A lot of comments have focused on politicians, but the question might be hinting at bureaucracy in general. Technology that would help civil servants collaborate and track issues would be very helpful if it was implemented well, was willingly adopted by those civil servants, and used by people who had the public's best interest in mind. These conditions are sometimes present and sometimes not. Government in the US at any level is not know for it's technological savvy, but there there are some exceptions I'm aware of such as the Utah DOT.

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I think the analogy is somewhat misguided but I would submit that lawmaking has in fact been using version control and testing for a long time.

Taking France as an example, most statutes stem from what's called a projet de loi, submitted by the government (and therefore drafted by professional civil servants working for a ministry). It has to be checked by the conseil d'État and then by various parliamentary commissions, which result in several written evaluations of the proposed text.

Beside posturing, the debates in parliament are mostly dedicated to fixing technical problems and changing nuances of the text. It's not like the overall policy is completely open and up for debate (it depends on the results of the previous election and the plans of the government). So what's being discussed is not the what but the how. This is done through amendments, which means you can check who submitted which change (a “diff” if you will). And in many cases, a new law consists of a long list of modifications of existing law (along the lines of “article such and such is replaced by …”) so again a series of diffs.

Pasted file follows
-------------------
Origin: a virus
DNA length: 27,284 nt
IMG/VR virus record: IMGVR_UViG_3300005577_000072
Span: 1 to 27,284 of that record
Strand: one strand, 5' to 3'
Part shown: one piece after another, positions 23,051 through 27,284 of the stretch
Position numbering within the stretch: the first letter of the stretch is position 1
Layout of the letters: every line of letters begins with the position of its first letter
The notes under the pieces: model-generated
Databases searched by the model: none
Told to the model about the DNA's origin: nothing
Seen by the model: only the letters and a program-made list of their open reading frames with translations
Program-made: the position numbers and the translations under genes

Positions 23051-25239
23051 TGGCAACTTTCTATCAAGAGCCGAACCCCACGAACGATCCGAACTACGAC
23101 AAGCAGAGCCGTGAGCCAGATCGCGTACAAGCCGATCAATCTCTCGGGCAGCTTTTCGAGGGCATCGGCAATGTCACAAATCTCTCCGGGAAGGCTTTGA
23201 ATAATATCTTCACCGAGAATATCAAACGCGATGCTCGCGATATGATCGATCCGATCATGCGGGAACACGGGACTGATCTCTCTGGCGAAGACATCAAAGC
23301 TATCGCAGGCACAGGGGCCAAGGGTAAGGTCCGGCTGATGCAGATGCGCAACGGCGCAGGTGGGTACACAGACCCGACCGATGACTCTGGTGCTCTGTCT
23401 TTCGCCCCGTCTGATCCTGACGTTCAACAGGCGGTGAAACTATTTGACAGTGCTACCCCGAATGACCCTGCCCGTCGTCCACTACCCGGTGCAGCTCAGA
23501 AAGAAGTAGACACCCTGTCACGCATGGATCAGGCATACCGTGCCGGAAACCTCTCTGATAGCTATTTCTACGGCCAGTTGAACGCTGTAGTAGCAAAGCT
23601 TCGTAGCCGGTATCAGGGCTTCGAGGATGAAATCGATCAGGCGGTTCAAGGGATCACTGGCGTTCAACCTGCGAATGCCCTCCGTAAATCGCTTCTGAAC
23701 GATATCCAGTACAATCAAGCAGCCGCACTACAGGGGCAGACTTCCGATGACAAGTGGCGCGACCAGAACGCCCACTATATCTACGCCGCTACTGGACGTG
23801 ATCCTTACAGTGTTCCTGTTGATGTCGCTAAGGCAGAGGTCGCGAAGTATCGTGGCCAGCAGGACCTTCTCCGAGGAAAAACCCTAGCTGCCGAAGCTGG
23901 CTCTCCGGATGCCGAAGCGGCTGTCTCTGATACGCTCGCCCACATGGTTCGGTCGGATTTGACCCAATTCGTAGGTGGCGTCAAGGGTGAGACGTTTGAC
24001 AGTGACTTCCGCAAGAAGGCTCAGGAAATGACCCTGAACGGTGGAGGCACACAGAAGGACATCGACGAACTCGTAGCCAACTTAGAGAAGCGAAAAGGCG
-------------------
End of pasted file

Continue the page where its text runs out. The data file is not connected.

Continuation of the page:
After a proposed law has been debated, voted on and adopted by both chambers of parliament, it can still be sent back by the president or submitted to the constitutional court. If you think about it, there is therefore a lot of structure in the process and many safeguards in place to catch technical mistakes.

At the same time, many observers have lamented the decreasing “quality” of the law being voted but the reason for that are political and I don't think software could solve that problem. And very often loopholes subsist because, and not in spite, of lobbyists (your “bankers” and “professionals”).